Ohio’s Third District Court of Appeals recently held that the family of an injured worker whose accidental death was caused by a lethal concentration of OxyContin is not entitled to death benefits under Ohio Workers’ Compensation Act.

In Parker v. Honda of America Mfg., the decedent suffered a severe back injury in 1988. Mr. Parker underwent several surgical procedures in an unsuccessful attempt to alleviate his back pain. Eventually, Mr. Parker was prescribed and began using OxyContin in 1999 and subsequently became addicted. He sought treatment for his addiction in August 2004 and again in March 2005. In March 2006, he was discovered dead with a syringe in his arm, along with a lighter and spoon and 37 OxyContin pills. Cocaine and OxyContin were found on both the syringe and spoon.


The decedent’s surviving spouse filed a claim for death benefits under the workers’ compensation law. After the request for benefits was denied administratively by the Industrial Commission of Ohio, Ms. Parker filed a complaint in common pleas court asserting that the decedent’s death was the result of an OxyContin overdose which was the direct and proximate result of his work injury. Finding that Mr. Parker’s death was “self-inflicted,” the trial court granted Honda’s summary judgment motion. Ms. Parker then appealed to the Third Appellate District.

Ohio Revised Code § 4123.54 precludes the dependents of an injured worker from receiving benefits as a result of his death if the death was “purposely self-inflicted” or where the death was caused by the injured worker being intoxicated or under the influence of a controlled substance not prescribed by a physician.   The Supreme Court of Ohio, however, has carved out an exception to §4123.54 in cases where an allowed work-related injury causes the employee to become “dominated by a disturbance of the mind of such severity as to override normal rational judgment;” and the disturbance results in the employee’s suicide.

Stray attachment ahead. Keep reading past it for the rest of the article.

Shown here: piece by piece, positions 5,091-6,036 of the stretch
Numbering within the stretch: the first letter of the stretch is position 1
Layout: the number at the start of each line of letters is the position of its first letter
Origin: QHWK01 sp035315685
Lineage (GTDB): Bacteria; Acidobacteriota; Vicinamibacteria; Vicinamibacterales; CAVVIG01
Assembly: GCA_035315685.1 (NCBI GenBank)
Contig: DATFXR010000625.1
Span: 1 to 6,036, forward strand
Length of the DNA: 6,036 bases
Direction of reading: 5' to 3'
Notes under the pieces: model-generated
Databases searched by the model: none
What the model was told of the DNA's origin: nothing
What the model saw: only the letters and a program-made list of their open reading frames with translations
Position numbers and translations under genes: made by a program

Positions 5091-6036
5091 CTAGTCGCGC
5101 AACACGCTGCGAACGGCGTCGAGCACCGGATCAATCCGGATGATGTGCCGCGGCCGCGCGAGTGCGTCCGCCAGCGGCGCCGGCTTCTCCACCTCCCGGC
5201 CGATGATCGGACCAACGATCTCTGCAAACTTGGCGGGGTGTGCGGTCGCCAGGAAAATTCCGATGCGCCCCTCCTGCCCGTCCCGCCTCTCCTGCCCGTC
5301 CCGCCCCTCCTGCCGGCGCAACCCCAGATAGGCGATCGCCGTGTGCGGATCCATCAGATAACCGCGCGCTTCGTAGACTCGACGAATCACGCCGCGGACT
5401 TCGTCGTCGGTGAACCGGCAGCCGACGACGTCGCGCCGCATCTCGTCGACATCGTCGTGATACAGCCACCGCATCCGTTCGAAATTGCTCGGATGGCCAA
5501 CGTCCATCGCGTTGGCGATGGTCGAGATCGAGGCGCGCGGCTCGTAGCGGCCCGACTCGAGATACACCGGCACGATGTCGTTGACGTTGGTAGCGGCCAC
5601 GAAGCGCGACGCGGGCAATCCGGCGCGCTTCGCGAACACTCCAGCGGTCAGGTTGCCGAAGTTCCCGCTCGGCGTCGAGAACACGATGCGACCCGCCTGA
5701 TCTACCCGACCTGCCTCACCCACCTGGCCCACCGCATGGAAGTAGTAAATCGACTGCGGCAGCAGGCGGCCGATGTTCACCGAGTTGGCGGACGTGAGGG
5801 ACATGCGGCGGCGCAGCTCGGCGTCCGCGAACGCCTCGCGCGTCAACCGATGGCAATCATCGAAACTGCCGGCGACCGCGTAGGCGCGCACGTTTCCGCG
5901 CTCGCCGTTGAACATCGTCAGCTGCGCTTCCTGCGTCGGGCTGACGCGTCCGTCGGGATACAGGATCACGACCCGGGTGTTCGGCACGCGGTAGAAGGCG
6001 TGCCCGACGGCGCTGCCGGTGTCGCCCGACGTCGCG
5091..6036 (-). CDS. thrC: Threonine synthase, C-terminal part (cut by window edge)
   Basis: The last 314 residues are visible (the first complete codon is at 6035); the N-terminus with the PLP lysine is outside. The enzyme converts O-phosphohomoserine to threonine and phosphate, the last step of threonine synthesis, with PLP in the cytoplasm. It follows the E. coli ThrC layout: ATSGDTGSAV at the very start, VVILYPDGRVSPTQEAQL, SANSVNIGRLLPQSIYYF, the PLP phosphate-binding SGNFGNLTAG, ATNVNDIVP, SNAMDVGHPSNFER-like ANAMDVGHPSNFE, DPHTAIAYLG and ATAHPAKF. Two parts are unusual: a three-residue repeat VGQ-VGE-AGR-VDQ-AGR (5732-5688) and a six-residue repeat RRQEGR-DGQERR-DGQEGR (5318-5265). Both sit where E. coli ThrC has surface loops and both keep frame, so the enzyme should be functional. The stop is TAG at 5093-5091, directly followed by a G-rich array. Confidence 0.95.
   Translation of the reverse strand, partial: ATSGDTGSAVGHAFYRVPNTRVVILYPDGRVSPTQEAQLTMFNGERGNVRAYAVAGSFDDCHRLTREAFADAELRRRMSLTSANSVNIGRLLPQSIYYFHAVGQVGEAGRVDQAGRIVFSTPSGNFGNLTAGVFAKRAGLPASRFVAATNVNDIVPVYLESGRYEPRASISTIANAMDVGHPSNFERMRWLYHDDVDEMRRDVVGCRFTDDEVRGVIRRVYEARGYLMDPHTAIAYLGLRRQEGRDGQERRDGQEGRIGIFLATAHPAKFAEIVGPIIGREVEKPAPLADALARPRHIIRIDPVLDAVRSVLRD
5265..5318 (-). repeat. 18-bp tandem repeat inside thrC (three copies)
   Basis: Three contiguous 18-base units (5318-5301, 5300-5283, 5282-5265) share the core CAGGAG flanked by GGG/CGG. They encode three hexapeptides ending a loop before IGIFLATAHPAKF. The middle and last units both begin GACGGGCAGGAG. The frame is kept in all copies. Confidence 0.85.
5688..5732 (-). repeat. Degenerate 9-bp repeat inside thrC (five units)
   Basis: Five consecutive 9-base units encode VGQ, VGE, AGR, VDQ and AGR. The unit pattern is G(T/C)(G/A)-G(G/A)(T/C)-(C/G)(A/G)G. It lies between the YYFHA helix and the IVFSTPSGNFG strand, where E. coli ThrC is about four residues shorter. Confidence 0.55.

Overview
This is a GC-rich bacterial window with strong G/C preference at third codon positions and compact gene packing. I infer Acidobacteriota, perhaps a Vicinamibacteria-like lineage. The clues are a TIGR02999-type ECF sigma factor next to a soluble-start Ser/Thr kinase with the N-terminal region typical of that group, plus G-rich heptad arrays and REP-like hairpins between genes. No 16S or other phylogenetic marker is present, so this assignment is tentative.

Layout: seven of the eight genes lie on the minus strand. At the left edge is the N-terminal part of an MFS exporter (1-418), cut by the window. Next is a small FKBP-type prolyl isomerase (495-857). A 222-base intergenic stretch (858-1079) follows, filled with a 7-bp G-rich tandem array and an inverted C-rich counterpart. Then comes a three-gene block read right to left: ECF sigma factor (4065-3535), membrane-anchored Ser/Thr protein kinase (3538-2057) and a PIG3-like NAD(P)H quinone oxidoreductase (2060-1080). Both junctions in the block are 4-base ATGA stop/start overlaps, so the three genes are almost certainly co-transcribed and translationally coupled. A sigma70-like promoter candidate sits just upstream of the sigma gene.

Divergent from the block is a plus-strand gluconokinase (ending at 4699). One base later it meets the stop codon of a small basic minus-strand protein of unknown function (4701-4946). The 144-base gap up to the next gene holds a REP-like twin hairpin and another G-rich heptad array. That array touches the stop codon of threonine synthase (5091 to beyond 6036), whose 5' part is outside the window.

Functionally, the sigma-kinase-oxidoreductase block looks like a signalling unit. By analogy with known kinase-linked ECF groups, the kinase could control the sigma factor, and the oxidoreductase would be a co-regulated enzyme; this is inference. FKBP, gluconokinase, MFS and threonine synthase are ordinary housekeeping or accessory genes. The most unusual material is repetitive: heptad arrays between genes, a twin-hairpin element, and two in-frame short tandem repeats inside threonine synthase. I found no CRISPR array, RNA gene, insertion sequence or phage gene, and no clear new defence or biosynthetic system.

In Parker, the plaintiff presented expert testimony that Mr. Parker’s OxyContin addiction had caused him to become dominated by a disturbance of the mind as to override normal rational judgment, but the Third Appellate District was unwilling to expand Borbely to include accidental deaths caused by drug abuse. The plaintiff also relied on the Second Appellate District decision in Osborne v. Ohio Bureau of Workers’ Compensation in which that court upheld a benefits award to the dependents of an injured worker who had accidentally taken a fatal dose of prescription medication for his industrial injury, resulting in an accidental death. The Parker court, however, distinguished that case on the ground that Mr. Parker intentionally used the OxyContin in a manner other than as prescribed (in fact by mixing it with cocaine and injecting it in his veins) which then resulted in an accidental death. 


Sadly, in light of the seemingly increased incidences of injured workers misusing pain and other medication prescribed for their industrial injuries, the facts depicted in the Parker case are not isolated. To date, the courts in both intentional and accidental drug overdose cases have appropriately evaluated the evidence by looking at the causal connection between the industrial accident and the overdose. In the suicide line of cases, the courts in essence have looked to whether the allowed conditions in the workers’ compensation claim caused a mental disturbance of such severity that it overrode normal rational judgment and that then prompted the employee to commit suicide.   Likewise, the accidental overdose line of cases, typified by Osborne, have focused on the cause of the accidental overdose. Therefore, it seems that the Parker court has drawn the correct, albeit narrow, line for plaintiffs to walk in these types of cases. Simply put, by intentionally misusing the prescribed Oxycontin, the decedent in Parker broke the causal connection between his industrial injury and his death and benefits were appropriately denied.